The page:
Talking politics: ABC to air 'Black-ish' stand-alone special this week

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Michelle Rose / TV Media
Anthony Anderson stars in "Black-ish"

Anthony Anderson stars in "Black-ish"

Talking politics: The ABC sitcom "Black-ish" has never been one to shy away from tackling politically "heavy" topics head-on, so why not address next month's presidential elections? Indeed, that's the topic that will be explored in a new one-hour, stand-alone election special set to air this week.

It's not the Season 7 premiere — production just resumed about a month ago — but this special should please both new and existing fans. Technically, the one-hour event consists of two back-to-back, half-hour episodes, and each one features a very different format: Oscar winner Matthew A. Cherry ("Hair Love," 2019) directed the first installment, "Election Special Pt. 1," while "Election Special Pt. 2" is entirely animated.

Both episodes are currently scheduled to air on Sunday, Oct. 4, so long as the NBA Finals don't impact ABC's programming schedule.

The live-action "Black-ish" episode focuses on Junior's (Marcus Scribner, "Confessional," 2019) experience as a first-time voter. His initial excitement fades after discovering he's been purged from the voter list, and as a result, Junior embarks on a deep dive into the voter registration system. In the animated episode, Dre (Anthony Anderson, "Kangaroo Jack," 2003) gets pulled into politics when his colleague Mr. Stevens (Peter Mackenzie, "Hart of Dixie") runs for Congress. Dre decides to campaign against him but quickly gets caught up in fundraising efforts and private interest groups.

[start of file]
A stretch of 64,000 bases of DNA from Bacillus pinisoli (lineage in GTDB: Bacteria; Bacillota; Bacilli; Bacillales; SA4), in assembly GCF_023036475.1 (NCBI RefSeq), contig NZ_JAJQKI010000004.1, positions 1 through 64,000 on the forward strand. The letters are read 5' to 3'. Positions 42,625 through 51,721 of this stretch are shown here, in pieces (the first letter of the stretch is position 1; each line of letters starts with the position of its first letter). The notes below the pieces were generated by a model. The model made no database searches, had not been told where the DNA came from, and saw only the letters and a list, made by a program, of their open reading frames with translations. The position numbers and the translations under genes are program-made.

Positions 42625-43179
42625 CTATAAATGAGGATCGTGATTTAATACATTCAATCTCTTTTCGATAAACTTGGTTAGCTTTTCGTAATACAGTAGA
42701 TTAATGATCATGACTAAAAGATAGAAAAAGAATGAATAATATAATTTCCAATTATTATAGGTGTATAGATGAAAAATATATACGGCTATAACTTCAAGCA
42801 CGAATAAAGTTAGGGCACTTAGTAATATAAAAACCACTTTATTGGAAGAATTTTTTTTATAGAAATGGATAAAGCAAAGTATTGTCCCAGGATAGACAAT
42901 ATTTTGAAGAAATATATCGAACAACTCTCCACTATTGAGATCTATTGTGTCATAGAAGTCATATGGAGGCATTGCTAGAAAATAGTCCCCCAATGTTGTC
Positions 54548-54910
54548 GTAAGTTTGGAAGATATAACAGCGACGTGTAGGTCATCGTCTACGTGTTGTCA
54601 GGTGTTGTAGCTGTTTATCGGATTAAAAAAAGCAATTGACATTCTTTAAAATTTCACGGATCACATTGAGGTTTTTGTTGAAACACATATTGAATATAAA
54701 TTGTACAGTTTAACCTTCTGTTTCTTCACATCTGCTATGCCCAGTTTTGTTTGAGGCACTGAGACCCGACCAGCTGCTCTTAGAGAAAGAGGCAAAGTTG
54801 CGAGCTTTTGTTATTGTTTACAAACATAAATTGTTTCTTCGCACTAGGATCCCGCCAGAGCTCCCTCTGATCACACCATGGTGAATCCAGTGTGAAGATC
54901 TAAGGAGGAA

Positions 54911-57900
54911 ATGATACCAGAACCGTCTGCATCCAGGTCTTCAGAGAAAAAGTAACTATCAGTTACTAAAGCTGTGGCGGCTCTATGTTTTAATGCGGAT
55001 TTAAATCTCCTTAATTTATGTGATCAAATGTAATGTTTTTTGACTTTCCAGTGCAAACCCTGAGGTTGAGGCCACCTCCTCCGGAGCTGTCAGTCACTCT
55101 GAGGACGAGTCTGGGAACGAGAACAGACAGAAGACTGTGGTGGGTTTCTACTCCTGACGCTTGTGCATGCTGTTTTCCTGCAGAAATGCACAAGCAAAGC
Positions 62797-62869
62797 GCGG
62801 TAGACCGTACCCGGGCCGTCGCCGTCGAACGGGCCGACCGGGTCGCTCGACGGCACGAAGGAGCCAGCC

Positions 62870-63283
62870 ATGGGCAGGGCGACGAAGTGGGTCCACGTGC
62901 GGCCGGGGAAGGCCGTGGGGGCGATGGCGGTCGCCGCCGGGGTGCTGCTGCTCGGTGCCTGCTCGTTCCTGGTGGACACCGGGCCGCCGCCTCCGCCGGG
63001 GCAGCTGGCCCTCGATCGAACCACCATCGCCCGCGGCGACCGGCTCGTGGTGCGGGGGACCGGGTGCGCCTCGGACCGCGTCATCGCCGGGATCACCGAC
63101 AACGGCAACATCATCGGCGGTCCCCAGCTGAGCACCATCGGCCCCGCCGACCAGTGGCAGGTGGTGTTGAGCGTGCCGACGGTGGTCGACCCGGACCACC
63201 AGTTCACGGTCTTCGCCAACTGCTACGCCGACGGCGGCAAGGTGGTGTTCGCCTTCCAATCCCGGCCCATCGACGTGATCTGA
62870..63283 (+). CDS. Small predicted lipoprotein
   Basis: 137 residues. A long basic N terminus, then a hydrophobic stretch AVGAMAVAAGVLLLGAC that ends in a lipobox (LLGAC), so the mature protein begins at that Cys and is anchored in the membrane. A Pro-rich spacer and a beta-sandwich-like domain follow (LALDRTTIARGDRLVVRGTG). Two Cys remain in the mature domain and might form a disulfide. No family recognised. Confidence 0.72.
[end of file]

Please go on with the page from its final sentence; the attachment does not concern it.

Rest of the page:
It's a bit surprising to see ABC moving ahead with the special. In 2018, the Disney-owned network pulled a politically charged episode of "Black-ish" from the schedule due to "creative differences" over a storyline about an athlete's right to kneel during the national anthem. The episode "Please, Baby, Please" was replaced with a rerun at the time, but it finally aired this August — on Hulu, not ABC.


Casting Mrs. Walker: Once production begins on CW's "Walker, Texas Ranger" reboot, lead actor Jared Padalecki ("Supernatural") shouldn't have much trouble connecting with his on-screen wife — after all, she's his off-screen wife, too.

Genevieve Padalecki ("Wildfire") has been cast in the recurring role of Emily Walker and will star opposite her husband, who plays widower Cordell Walker. And "widower" is key here, because strong, capable and kind-hearted Emily will mostly appear in flashbacks.

In this reimagining of the 1990s CBS series, Cordell Walker is a father of two who returns to his home in Austin after working undercover for the previous two years. But his homecoming isn't an easy one. He'll have to reconnect with his kids, navigate clashes with his family and find common ground with new partner Micki (Lindsey Morgan, "The 100"), all while growing suspicious about the circumstances surrounding his wife's death.